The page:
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How to Focus On Collaboration in an Evolving Workplace

 

We live in a time when the flexibility of the stereotypical “office” environment is changing the way we view the workplace. Out are the days of white walls and stuffy cubicles, and replacing these cookie-cutter cells are ideas of open-desk floorplans, coworking spaces, and even telecommuting options. In fact, the population of remote employees has more than doubled in the past decade, and nearly 90% of people report wanting to work from home. Plus, executives report that 78% of their remote employees are more efficient when given a choice of their work environment – not to mention saving an average of $11,000 per employee per year on overhead costs.

 

However, we also live in a time when employee engagement is catastrophically low. Less than half of the American workforce is engaged (source), which is costing corporations between $450 – 550 billion annually (source).

 

Besides the fact that remote workers have been proven to feel less stressed, more balanced, and more engaged, how else do these two concepts – flexible work environments and employee engagement – relate, and what should be done to make sure the inevitable way of the future has a positive impact on employees? Answer: A focus on collaboration!

 

More collaborative teams experience higher levels of employee engagement, as well as more innovative solutions and creative ideas. A team who leverages their diversity of thought and brings their various strengths to the table will work together to produce a much better outcome than someone who does it alone – after all 2 heads (or 4-5 heads) are better than one!

 

As geographical distance begins to play a bigger role in separating coworkers, collaboration is key – and much desired by employees to still feel engaged and productive in their role as a team member. In fact, 75% of employers rate “teamwork and collaboration as ‘very important’,” yet 39% of surveyed employees say that people in their own organization “don’t collaborate enough” (source).  So, what can be done to fix this gap?:

 

    1. Invest in Collaborative Tools: With the concept of the traditional workplace changing, technology is keeping up! Here at Assessment+, we love using Asana to collaborate on projects, assign tasks to teammates, and keep track of deadlines, and GoToMeeting to screenshare and visually present updates on ongoing projects! We also utilize Google and Microsoft apps that are integrated for collaboration, with document- and spreadsheet-editing software that are automatically updated as various team members edit. If you don’t think collaboration tools are necessary, check this out: 40% of millennials reported that they would pay out of pocket for social collaboration tools to improve productivity! (source)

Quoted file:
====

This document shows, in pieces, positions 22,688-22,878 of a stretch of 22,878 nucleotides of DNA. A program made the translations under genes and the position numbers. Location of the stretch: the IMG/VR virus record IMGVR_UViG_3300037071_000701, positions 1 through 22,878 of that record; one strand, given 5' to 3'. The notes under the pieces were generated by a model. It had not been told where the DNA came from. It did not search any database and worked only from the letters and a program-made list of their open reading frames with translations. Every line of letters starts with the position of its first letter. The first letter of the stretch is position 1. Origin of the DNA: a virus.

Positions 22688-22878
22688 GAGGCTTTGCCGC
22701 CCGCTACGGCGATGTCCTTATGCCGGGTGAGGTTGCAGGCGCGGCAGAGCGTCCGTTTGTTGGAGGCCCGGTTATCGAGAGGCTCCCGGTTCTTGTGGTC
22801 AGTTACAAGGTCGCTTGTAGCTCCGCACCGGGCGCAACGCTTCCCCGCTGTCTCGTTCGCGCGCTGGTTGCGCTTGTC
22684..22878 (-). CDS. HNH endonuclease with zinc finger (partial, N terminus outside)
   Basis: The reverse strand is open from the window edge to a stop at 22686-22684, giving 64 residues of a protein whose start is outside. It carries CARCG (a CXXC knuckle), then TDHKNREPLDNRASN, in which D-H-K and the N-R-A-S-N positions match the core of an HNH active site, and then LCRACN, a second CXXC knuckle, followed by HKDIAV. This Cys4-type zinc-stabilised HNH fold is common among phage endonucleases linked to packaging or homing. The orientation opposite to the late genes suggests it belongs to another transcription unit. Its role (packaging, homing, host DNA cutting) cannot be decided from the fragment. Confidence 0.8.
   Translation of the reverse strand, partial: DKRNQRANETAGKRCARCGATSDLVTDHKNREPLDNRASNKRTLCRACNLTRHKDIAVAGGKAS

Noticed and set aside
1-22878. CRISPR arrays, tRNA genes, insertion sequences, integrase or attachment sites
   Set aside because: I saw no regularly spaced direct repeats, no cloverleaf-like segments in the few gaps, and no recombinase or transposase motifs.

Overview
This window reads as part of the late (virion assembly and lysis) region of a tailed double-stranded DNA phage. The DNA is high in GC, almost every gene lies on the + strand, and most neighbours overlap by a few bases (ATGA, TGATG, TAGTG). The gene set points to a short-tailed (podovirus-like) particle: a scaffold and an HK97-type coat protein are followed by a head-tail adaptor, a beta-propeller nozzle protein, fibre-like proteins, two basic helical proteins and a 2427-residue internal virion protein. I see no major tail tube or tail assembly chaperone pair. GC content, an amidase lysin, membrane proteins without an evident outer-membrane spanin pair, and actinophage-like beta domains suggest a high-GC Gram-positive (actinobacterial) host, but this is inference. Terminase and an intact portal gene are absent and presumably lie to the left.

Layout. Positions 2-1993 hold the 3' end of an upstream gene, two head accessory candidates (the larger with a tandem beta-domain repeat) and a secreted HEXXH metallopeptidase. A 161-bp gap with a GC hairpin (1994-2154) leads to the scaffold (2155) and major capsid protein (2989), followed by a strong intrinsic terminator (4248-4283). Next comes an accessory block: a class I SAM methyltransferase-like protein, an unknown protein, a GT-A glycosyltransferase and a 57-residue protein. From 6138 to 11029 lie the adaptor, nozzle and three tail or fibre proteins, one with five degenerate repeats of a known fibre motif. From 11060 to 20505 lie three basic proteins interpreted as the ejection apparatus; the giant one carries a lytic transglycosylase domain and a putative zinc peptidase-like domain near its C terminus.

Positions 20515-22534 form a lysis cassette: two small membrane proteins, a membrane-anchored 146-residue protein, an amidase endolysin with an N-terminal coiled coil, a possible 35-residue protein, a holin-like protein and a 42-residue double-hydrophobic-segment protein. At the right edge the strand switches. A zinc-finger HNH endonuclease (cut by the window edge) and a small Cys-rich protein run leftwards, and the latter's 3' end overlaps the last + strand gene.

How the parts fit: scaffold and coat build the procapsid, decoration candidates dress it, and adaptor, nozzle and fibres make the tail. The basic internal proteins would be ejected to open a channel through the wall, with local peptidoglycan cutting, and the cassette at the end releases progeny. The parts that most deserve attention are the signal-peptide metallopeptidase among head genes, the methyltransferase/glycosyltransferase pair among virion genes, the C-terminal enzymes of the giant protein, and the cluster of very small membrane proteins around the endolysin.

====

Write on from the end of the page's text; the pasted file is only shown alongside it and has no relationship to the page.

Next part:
1. Hold Employees Accountable for Active Collaboration: It’s easy to get into a silo, working busily and independently to get a task done. However, more often than not, projects don’t fall completely and entirely on one individual. Teamwork isn’t just necessary; it’s critical. For this reason, it can help to simply remind employees during annual reviews, performance evaluations, or even on a daily or weekly “Goals” email or conference call update that collaboration is an ongoing and continuous goal for everybody. After all, 86% of employees cite lack of collaboration for workplace failures (source) and 97% of executives believe lack of alignment within a team impacts the outcome of a project.

 

  1. Set the Stage from the Top Down: As with almost anything, change must be facilitated by the leaders of an organization. Teamwork takes just that: work. But by providing the example for working collaboratively, involving employees on decisions, and delegating appropriate tasks, leaders can slowly but surely implement a culture of collaboration.

Do you have other tips for how you and your team – remote or not – collaborate effectively? Click “Contact” on the menu above and let us know!